For Lucy* the Womad festival which kicks off in Taranaki tonight represents an opportunity to be treated as a regular member of society.
The New Plymouth woman won't be among the thousands of revellers enjoy music, art and food from around the globe over the weekend: she's already had her Womad.
Lucy is one of the more than 100 low-level criminals for whom the festival offers something quite different - the chance to work off their community-based sentences.
Clad in her hi-vis vest and safety boots Lucy is helping her community work detail pack down after a busy day on the Womad festival site.
She's among 115 offenders from New Plymouth and Stratford who have worked on Womad's set up since 8 March, under the guidance of their supervisors and event management.
Unloading containers, setting up fencing and staging, putting-up glamping tents and recycling stations are just some of the jobs they've been doing at the Bowl of Brooklands site.
Lucy is working off a 100 hour community service sentence, of which she has "only 91 hours to go".
She said the Womad job was one of the best things she had ever done - full stop.
"You feel like a volunteer just like the other workers. It's really good. Yeah nah, heaps better than being a criminal.
"It's all good, especially because they appreciate it. It makes you feel like you're doing something, definitely."
Although Lucy would not be able to attend the festival, she hoped working at the event could lead to a regular job in the future.
"It could, it definitely could. Volunteering ... and if you don't get to go to Womad just seeing it set up is enough. It's pretty good."
Another offender, Bruce*, said it certainly beat the community work that was normally on offer.
"Womad's fantastic. Yup, it's a good place to work and you're doing something so people can enjoy themselves at the weekend.
"It's certainly a lot more rewarding than, say, cutting gorse that's going to grow back anyway so, yeah, way better."
New Plymouth community work supervisor Mike Meagher and his charges have helped set up Womad for about six years.
Mr Meagher said it was different, more enjoyable, than other work they did because the offenders felt like they were putting something back into the community.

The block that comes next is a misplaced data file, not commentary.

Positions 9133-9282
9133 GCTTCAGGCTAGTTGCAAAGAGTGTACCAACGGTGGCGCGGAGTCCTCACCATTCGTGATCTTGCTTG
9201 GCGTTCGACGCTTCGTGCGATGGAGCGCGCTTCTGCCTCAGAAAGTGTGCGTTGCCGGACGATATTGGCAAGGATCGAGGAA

And that was not all that could come out of it.
"There's also employment opportunities for our offenders up there.
"If they're looking good the site manager will pick out the ones that he fancies and will offer them employment during the Womad festival which leads on to work at other entertainment venues that he handles around the district."
Taranaki Arts Festival Trust chief executive Suzanne Porter is in charge of putting on Womad Taranaki.
Ms Porter said the site set-up was very labour intensive and the arrangement with Corrections was a natural fit.
"It was a way of involving a group that has labour who are looking for something meaningful to do and it's mutually beneficial.
"They get to work on something that brings huge positivity and benefit to the community and they provide us with labour."
Ms Porter said the tie in with Corrections was similar in nature to the free events Womad put on at school and in the community during the run up to the festival.
"So these are all just ways of Womad giving something back out into the community.
"We are not just a commercial operator who takes the money and runs. It is about making this place a better place to live and this is just a part of that."
Womad kicks off tonight, when British Ska legends The Specials are the headline act, and runs through until Sunday.
The community work detail, meanwhile, will be putting their feet up and resting up for the festival pack-down next week.
*To protect their identities Lucy and Bruce are not the offenders real names.